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Chinese State Media Warns of Risks of Cambodia Crackdown

Cambodian Prime Minister Hun Sen, left, and Chinese President Xi Jinping, right, shake hands during the welcome ceremony for the Belt and Road Forum, at the International Conference Center at Yanqi Lake in Beijing, Monday, May 15, 2017. (Roman Pilipey/Pool Photo via AP)

For his critics, Hun Sen’s pivot to China over recent years is partly to blame for the rising tensions ahead of next year’s general election.

Contrary to the Chinese government’s public support for the crackdown on political opposition in Cambodia, Chinese state media on Sunday published commentary warning of the potential impact of repression on Cambodia’s “hard-won” economic growth.

In an article published by the Global Times’s Hu Weija warned of the risks of the crackdown on political opponents and civil society would have to the “popular destination for Chinese investors.”

The article came just days after Beijing held a historic party conference. It also warned of the risks of prolonged strains on relations between Washington and Phnom Penh, adding that the possibility of sanctions “cannot be ruled out”.

“Political stability is a necessity for a nation to prosper and develop, especially a country like Cambodia, whose economy has traditionally been supported by tourism and garment exports,” Hu wrote. “Letting the situation in Cambodian deteriorate would scare off foreign tourists and investors and deal a heavy blow to the local economy.”

The U.S. and E.U. comprised some 60 percent of Cambodia’s exports in 2016, leading many analysts to warn that economic sanctions against Phnom Penh from the west could have a major impact despite its increasing closeness with China.

China is the main investor in Cambodia’s garment sector, which produces a large proportion of the exports destined for Europe and North America.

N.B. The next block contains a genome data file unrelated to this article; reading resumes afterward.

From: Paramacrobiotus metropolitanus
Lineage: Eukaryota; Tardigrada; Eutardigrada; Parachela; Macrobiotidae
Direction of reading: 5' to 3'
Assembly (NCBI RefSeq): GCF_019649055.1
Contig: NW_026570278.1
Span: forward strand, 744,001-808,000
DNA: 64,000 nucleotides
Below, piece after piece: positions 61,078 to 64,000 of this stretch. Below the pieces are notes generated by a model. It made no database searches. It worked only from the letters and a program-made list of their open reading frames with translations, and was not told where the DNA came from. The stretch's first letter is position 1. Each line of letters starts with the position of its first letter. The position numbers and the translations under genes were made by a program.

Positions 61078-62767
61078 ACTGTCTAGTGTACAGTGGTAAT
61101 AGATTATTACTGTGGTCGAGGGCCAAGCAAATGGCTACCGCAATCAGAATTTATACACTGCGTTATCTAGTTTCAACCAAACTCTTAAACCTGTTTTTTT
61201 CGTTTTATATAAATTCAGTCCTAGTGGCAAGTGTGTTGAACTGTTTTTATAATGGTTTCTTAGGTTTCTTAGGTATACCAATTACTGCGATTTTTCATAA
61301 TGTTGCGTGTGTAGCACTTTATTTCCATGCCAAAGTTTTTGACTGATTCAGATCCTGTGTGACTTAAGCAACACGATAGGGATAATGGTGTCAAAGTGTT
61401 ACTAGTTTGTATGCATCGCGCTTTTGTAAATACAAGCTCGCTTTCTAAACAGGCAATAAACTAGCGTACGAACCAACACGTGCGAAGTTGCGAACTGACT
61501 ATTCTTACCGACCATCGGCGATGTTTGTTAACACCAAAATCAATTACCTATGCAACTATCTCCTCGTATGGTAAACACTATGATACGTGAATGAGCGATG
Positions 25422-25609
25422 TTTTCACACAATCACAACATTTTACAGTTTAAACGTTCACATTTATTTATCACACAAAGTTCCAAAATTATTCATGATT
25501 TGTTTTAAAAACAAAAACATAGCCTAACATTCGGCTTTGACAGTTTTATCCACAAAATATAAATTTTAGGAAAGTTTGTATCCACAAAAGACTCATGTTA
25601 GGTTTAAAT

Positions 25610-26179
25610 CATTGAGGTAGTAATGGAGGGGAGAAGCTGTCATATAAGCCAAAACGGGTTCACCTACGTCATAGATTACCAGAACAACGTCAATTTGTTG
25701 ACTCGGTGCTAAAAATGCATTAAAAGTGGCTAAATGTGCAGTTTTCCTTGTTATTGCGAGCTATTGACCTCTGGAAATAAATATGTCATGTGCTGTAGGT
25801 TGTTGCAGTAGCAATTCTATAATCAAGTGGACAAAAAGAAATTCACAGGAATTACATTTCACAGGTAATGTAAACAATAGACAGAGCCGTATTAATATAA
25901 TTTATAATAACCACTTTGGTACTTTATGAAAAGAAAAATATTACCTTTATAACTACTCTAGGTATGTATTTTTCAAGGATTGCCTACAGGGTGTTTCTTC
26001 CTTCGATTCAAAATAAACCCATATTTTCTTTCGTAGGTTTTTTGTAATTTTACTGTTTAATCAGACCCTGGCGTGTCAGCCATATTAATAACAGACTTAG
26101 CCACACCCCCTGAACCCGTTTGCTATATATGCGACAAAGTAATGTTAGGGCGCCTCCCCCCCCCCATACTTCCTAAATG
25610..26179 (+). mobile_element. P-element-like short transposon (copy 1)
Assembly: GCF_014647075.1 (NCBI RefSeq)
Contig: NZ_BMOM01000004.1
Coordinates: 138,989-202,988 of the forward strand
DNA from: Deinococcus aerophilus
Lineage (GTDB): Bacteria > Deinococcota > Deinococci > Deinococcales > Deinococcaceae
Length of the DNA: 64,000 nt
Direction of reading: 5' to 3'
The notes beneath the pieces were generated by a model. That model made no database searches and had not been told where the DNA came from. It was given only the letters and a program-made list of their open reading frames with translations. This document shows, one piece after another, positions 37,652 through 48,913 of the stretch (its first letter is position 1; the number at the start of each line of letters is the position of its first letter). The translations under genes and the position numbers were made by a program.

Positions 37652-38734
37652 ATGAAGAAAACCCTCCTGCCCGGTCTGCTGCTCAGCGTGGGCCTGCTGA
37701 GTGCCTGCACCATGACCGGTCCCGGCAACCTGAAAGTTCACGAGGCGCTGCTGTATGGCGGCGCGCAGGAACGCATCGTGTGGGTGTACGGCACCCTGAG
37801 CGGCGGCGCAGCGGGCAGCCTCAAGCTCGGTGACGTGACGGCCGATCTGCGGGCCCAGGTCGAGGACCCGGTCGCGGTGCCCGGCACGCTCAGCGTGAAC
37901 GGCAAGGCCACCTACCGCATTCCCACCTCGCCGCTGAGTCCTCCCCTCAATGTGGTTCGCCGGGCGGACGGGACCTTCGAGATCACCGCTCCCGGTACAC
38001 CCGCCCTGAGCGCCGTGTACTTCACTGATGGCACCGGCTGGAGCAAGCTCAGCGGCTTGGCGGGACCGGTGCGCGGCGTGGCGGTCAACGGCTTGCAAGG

Sweden last week joined other western states in warning that it may revise its relations with Phnom Penh if the government does not change course.

In September, Prime Minister Hun Sen’s government arrested the opposition leader, Kem Sokha, who now faces treason charges widely seen as politically motivated, while numerous civil society groups and independent media outlets have also been targeted.

“Criticism from Western countries may cast shadows over Cambodia's economic future,” the Global Times reporter wrote, saying there is a need for “appropriate solutions” to deescalate the tension to ensure stability.

“As an important economic partner of Cambodia, China will pay close attention to the situation in the Southeast Asian country and willingly provide the necessary help,” it added.

On Sunday, Hun Sen said the dissolution of the Cambodia National Rescue Party was “inevitable”, urging opposition MPs and local officials to defect to his ruling Cambodian People’s Party.

For his critics, Hun Sen’s pivot to China over recent years is partly to blame for the rising tensions ahead of next year’s general election. Following Kem Sokha’s arrest, Wang Jiarui, a senior Communist Party envoy, reportedly pledged China’s support for the crackdown.

Em Sovannara, a Phnom Penh-based analyst, said that despite China’s support for the crackdown, it was not an insignificant sign that a critical article had appeared in state media.

“It is not totally reflective [of China’s position] but it must mean something about China’s stance,” he said.

A foreign ministry spokesman could not be reached.

In July, the International Monetary Fund warned that the Cambodian economy could suffer from “election-related uncertainties”, pointing to the decline in investment in the first half of 2017.

But Sok Eysan, ruling CPP spokesman, said China’s stance on current Cambodian government policy was unchanged and that there had been “no backdoor whispers” to the contrary.

“That is the official stance of the Chinese state,” he said, referring to Jiarui’s comments.

“Not everything journalists say is right. That is merely the expression of their opinions. We are thankful that they are worried about the situation in Cambodia,” he added.

Chheang Vannarith, a visiting fellow at the ISEAS-Yusof Ishak Institute in Singapore, however, said Chinese companies were likely to be worst hit by any economic downturn resulting from the crackdown.

“China is concerned over Cambodia’s political instability,” he said. “However, China firmly adheres to the non-interference principle. China will continue to support Cambodia in any circumstances.”